Health Care. St. Charles Medical Center in Bend is the largest hospital in central Oregon, and US News & World Report ranked it as one of the top 10 hospitals in the state. Residents of Bend typically go to Portland for specialized care if it’s unavailable in Bend.
Transportation. Bend is a decidedly car-oriented town, though Cascades East Transit operates limited bus routes around town and some shuttles to Mt. Bachelor and other popular recreation spots. Several airlines operate out of the airport in Redmond, 17 miles north, and they provide direct flights to and from Portland, as well as Los Angeles, San Francisco, Seattle and a few other cities.
Bend is a popular vacation destination in summer as well as winter. But fall actually is a great time to visit if one of your goals is to check out the area for possible retirement. Fall is when the summertime crowds have headed back to school and jobs…and mountain snowfalls have not yet closed off many of the higher-elevation attractions. If you can, go in September or October, as these snowfalls can come early. You may want to plan for at least a few weeks to vacation and check out the area for possible retirement.
Top in-town experiences include a visit to the Old Mill District, where shops, restaurants and breweries occupy old lumber mill sites on the shores of the Deschutes River, combined with a stroll along the riverbanks in downtown Drake Park. Exhibits at the High Desert Museum provide a fascinating look at the area’s unique natural environment and indigenous peoples.
Head out of town in any direction for a multitude of outdoor attractions. Scenic stops include the lunarlike landscapes of Newberry National Volcanic Monument…the easily accessible wilderness of the Deschutes National Forest…the volcano-rich Oregon Badlands, a US Wilderness Area…the lovely pine-scented Metolius River region…and popular spots along the Cascade Lakes Scenic Byway. Stop at the Bend Visitor Center, at 750 NW Lava Road, for info on what to see and do and for some advice (and perspective) on retirement options.
For dining, check out McKay Cottage Restaurant for amazing breakfasts…tiny Ariana for a French/Italian/Spanish-inspired dishes…Jackson’s Corner for farm-to-table dining with homemade pasta and craft beers…Barrio for tacos and paella…and Zydeco Kitchen & Cocktails for Cajun and Creole dishes, Northwest style. But don’t neglect Bend classics Pilot Butte Drive-In (famous for its burgers) and Pine Tavern, a throwback to Bend’s 1930s frontier-town days where a pine tree grows through the paneled dining room. The prime rib is fantastic, and its big windows overlook the beautiful Deschutes River. Tip: The most romantic table in the house, with the best view, is called “Bob”…locals ask for it by name when making a reservation.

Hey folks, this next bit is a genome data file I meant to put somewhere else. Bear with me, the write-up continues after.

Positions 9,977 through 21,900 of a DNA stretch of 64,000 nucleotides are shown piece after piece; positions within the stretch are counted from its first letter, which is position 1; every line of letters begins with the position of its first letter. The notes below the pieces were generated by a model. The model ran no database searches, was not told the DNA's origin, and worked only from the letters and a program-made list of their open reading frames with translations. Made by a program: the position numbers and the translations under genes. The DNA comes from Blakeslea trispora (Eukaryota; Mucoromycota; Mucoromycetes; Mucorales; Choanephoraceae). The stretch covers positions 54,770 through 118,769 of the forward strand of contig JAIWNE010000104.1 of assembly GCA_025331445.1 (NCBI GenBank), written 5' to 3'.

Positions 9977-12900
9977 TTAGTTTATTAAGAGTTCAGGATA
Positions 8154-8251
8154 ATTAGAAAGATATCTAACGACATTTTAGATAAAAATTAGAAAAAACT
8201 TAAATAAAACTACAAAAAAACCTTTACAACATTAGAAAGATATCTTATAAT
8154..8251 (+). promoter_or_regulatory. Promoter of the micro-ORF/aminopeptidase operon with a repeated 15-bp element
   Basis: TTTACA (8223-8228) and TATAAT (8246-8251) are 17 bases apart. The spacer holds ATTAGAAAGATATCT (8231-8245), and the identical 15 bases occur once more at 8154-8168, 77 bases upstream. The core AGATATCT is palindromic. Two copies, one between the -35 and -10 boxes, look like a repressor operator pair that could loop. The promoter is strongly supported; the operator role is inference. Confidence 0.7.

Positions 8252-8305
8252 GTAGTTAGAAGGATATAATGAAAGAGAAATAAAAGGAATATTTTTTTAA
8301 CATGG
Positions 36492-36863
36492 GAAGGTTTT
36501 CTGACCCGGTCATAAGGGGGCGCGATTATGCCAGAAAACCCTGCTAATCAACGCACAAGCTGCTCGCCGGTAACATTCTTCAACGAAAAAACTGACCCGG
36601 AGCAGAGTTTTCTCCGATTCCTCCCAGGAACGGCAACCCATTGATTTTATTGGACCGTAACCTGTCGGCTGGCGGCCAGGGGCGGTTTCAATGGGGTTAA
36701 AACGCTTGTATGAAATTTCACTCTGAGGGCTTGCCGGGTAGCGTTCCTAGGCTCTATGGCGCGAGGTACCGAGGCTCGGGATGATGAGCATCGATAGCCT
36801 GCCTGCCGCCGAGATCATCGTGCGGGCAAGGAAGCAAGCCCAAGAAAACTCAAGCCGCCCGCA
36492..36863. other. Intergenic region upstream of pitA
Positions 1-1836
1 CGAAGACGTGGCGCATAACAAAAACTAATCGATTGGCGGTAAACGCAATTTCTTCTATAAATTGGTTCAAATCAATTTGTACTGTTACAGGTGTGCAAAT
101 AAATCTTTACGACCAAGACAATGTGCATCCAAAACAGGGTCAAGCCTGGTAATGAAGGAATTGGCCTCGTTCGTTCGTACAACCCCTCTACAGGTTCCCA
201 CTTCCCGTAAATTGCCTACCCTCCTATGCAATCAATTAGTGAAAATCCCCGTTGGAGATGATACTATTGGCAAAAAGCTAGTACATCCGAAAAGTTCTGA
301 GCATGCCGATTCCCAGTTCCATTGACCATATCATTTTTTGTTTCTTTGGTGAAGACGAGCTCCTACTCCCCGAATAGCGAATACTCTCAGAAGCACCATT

Bend Cottages rents out a dozen or so character-filled homes around the town center (from $109 nightly for two, with discounts for weekly and monthly stays). The Riverside Inn & Suites features fireplace-equipped units facing gardens along the banks of the Deschutes River (off-season rates for a double begin at $95). For a more upscale experience, splurge at the trendy, eco-friendly Oxford Hotel (doubles typically more than $300).
Since you are checking out Bend as a possible future home, be sure to explore the residential areas beyond downtown and the commercial district centered around 3rd Street. The area to the west is more timbered, more expensive and most desired. Areas to the east, with more sagebrush, are lovely, too, and more affordable. Sunriver, the retirement resort, is to the south. If you head north, toward Redmond (about 17 miles away), you’ll find more affordable housing, too. (Redmond itself is a popular retirement destination, so you might want to check that out, too.)
Bend attracts a wide diversity of retirees. It’s not ideal for the true urban dweller who revels in the bustle, excitement and essentially limitless activities of a big city. But it’s a great place for people who are seeking many outdoor opportunities…combined with enough art, music and other cultural events to stay engaged and entertained…and complemented with a surprisingly vibrant local dining scene.
Interested in other retirement destinations worth checking out on vacation? See Vacation Where You Might Retire: San Miguel de Allende, Mexico.